It seems everything relating to Cineplex Inc. (TSX:CGX) lately is negative. Declining revenues and a steady reduction in movie attendance have many people decrying the end of the movie-and-popcorn business.
That couldn’t be further from the truth. While many investors, and even some of my Foolish colleagues, are bearish on the stock, I’m leaning more to the bull side of the argument.
The movie-and-popcorn business is evolving
Cineplex, and, by extension, every movie theatre business, operates under a very simple model: it charges admission to a show, and then charge patrons for concessions they can enjoy during the show.
That model has worked incredibly well for over half a century, but there are some cracks appearing in that once solid model.
First, there are a growing number of ways to watch Hollywood’s latest blockbuster, from streaming on mobiles and tablets to watching movies on large-screen Smart TVs. By comparison, sitting in a theatre with other people for a few hours while overpaying for concessions is hardly enjoyable.
Then there’s the exclusivity, or lack thereof, in viewing the latest movies in the theatre. Gone are the days when watching a movie in the theatre was the only way to see the latest blockbuster, at least for several months, if not a year, before that movie came to pay-per-view stations.
Finally, there are the studios themselves. Cineplex is at the mercy of Hollywood’s vision of what customers want to see, and the studios take a sizable cut from box office revenue as well. Additionally, over the course of the past two years, the traditional May to September summer blockbuster season has eroded, with many of the largest movies of the year released outside that time. Strangely enough, critics still point to that summer season decline without looking at the better-than-expected results that come in the following quarter.
Cineplex has to find ways to lure people back to its theatres year-round and reduce the reliance on Hollywood by adding new revenue streams. There’s still massive potential in the movie business, and, unfortunately, many investors bypass it.
Cineplex is improving
Cineplex’s VIP offering is one such example of diversification. The VIP experience tickets, while more expensive than regular Cineplex tickets, offer better seating, better concessions, and a more personal experience. While there are always people who will prefer to watch a movie alone on a five-inch smartphone screen, there are countless others that will still prefer a large screen, good food, stereo sound, and leather reclining seats to enjoy with others.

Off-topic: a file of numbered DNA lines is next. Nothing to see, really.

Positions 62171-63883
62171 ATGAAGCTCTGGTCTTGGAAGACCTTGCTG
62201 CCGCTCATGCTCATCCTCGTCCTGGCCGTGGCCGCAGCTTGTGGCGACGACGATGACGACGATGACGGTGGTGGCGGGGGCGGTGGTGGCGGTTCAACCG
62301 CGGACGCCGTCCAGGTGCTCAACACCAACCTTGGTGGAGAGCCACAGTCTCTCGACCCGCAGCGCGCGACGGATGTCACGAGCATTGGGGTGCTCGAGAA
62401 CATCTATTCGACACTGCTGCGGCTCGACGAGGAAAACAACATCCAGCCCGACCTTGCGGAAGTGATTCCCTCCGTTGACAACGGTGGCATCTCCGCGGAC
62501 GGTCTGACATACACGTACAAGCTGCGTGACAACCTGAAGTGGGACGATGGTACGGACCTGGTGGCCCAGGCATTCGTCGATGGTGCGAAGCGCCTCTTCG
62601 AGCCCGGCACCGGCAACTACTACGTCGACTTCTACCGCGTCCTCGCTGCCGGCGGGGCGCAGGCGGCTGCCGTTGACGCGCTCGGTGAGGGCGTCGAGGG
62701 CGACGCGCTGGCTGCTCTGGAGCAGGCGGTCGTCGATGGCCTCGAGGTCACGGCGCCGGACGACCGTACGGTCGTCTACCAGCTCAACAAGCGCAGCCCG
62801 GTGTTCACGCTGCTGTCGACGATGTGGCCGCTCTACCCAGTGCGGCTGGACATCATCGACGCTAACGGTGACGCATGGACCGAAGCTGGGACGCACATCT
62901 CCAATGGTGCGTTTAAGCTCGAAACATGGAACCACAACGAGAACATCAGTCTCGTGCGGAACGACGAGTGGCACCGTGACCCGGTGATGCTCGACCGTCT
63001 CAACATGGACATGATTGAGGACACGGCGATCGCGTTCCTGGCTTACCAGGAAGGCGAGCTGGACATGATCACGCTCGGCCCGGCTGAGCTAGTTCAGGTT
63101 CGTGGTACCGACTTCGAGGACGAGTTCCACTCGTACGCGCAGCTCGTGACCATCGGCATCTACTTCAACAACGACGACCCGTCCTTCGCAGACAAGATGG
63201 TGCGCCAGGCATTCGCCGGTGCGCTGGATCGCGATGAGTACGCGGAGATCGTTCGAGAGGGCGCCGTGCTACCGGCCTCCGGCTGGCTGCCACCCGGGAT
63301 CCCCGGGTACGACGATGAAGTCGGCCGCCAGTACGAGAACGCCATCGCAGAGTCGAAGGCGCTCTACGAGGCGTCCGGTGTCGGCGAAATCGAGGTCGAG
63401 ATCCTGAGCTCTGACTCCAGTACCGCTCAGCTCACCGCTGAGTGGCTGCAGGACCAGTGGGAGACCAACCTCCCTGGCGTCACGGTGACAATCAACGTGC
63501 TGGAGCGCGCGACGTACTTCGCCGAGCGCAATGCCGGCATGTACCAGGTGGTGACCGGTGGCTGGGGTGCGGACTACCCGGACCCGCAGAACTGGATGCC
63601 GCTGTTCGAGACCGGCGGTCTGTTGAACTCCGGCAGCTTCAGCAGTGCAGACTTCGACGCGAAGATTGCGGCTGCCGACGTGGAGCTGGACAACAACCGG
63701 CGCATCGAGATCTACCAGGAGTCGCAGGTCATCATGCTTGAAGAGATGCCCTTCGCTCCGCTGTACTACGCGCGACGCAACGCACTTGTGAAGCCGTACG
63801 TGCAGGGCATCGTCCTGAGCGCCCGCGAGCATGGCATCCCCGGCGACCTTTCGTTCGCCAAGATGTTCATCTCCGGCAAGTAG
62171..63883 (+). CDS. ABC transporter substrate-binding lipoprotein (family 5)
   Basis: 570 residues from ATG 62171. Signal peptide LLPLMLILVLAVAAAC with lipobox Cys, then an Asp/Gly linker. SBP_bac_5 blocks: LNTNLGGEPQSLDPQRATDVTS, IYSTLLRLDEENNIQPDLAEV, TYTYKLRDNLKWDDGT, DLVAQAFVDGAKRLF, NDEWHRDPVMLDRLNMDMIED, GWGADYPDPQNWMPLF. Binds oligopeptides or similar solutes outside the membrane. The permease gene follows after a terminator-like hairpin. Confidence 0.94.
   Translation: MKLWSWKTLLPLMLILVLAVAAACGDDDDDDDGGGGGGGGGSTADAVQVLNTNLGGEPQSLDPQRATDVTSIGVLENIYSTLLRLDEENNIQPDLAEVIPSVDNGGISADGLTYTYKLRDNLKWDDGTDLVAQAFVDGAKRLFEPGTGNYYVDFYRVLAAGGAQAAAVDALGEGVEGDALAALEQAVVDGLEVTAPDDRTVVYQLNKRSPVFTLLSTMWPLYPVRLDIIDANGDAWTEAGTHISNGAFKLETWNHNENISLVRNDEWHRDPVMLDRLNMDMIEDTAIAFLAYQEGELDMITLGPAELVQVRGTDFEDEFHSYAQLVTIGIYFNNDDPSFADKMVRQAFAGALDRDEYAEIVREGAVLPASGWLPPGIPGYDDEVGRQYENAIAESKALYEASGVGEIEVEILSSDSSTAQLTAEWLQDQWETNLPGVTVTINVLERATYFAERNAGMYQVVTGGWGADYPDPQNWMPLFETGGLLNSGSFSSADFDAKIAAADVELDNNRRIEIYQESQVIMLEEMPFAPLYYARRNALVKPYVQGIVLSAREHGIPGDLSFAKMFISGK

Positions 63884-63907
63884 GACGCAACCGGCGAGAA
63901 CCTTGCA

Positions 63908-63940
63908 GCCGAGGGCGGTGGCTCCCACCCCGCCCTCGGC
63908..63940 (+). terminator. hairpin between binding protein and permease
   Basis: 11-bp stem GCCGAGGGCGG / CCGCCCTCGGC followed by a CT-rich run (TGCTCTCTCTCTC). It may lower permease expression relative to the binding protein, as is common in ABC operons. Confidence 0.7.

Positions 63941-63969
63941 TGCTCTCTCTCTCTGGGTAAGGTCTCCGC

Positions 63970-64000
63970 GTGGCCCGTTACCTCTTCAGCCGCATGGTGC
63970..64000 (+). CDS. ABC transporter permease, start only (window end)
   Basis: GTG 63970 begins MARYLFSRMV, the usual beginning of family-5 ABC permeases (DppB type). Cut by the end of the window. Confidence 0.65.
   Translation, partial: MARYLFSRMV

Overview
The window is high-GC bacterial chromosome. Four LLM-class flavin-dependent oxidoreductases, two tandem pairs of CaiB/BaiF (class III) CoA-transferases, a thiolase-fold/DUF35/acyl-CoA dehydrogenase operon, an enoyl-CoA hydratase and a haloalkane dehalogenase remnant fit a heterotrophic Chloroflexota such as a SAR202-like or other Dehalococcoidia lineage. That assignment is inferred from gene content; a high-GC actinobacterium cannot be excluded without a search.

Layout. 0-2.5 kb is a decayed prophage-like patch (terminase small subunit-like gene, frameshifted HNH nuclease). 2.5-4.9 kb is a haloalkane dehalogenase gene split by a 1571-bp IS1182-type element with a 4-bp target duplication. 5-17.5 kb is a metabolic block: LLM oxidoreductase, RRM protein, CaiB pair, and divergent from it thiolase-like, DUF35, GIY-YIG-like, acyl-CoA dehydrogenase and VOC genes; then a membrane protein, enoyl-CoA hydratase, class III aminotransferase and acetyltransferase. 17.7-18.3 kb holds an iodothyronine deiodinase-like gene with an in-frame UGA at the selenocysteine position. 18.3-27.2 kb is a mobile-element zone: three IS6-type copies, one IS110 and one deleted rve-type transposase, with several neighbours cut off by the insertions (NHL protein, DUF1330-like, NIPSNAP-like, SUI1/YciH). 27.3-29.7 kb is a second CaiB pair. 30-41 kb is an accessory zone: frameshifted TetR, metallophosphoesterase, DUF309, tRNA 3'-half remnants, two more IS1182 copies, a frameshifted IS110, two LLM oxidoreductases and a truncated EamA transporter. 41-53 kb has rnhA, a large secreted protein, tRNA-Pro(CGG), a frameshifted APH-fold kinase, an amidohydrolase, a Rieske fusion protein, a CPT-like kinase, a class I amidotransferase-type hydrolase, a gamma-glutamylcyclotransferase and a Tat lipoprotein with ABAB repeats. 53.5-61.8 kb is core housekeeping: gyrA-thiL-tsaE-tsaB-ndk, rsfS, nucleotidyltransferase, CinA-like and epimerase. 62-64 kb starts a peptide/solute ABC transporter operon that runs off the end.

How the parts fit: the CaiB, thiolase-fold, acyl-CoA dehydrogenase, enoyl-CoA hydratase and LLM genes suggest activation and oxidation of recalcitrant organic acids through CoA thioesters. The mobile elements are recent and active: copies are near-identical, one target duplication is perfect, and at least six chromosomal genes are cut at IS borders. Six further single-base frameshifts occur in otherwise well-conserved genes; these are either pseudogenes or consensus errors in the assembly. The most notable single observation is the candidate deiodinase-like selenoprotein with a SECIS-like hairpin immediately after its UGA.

Cineplex’s most valuable asset is arguably its massive theatres, which are increasingly being re-purposed to offer customers other shows, such as live gaming events through Cineplex’s investment into the growing eGaming community. The company already hosts dozens of gaming events in theatres that attract thousands of customers, with additional future competitions and events already on the calendar.
The Rec Room is another interesting concept. The multi-configurable rooms offer food, live entertainment, and games, hosting anything from small get-togethers and parties to fully catered events. Since the first batch of Rec Rooms opened, they’ve proven to be incredibly popular and have seen tremendous growth. By way of example, in the most recent quarter the Rec Room reported $16.7 million in revenue, and the company plans to open two additional locations within the next year.
There’s also Cineplex’s Digital Media arm, which is responsible for the placement of digital menu ordering screens in fast-food restaurants. This unlikely venture by Cineplex has proven largely successful, and in the most recent quarterly results, the company announced that the Digital Media segment was chosen to provide menu boards for fast-food stores in Argentina, Brazil, and Uruguay.
Finally, there’s the impressive monthly dividend that Cineplex offers, which currently provides an appetizing 5.48% yield, making Cineplex one of the best dividends in the market.
In my opinion, Cineplex remains an intriguing opportunity for long-term investors. The stock has already dropped over 44% in the past year, and while the current P/E of 25.77 may seem high, the investments that Cineplex is making to both invigorate its traditional business and expand into new ones are going to provide handsome returns over the long term.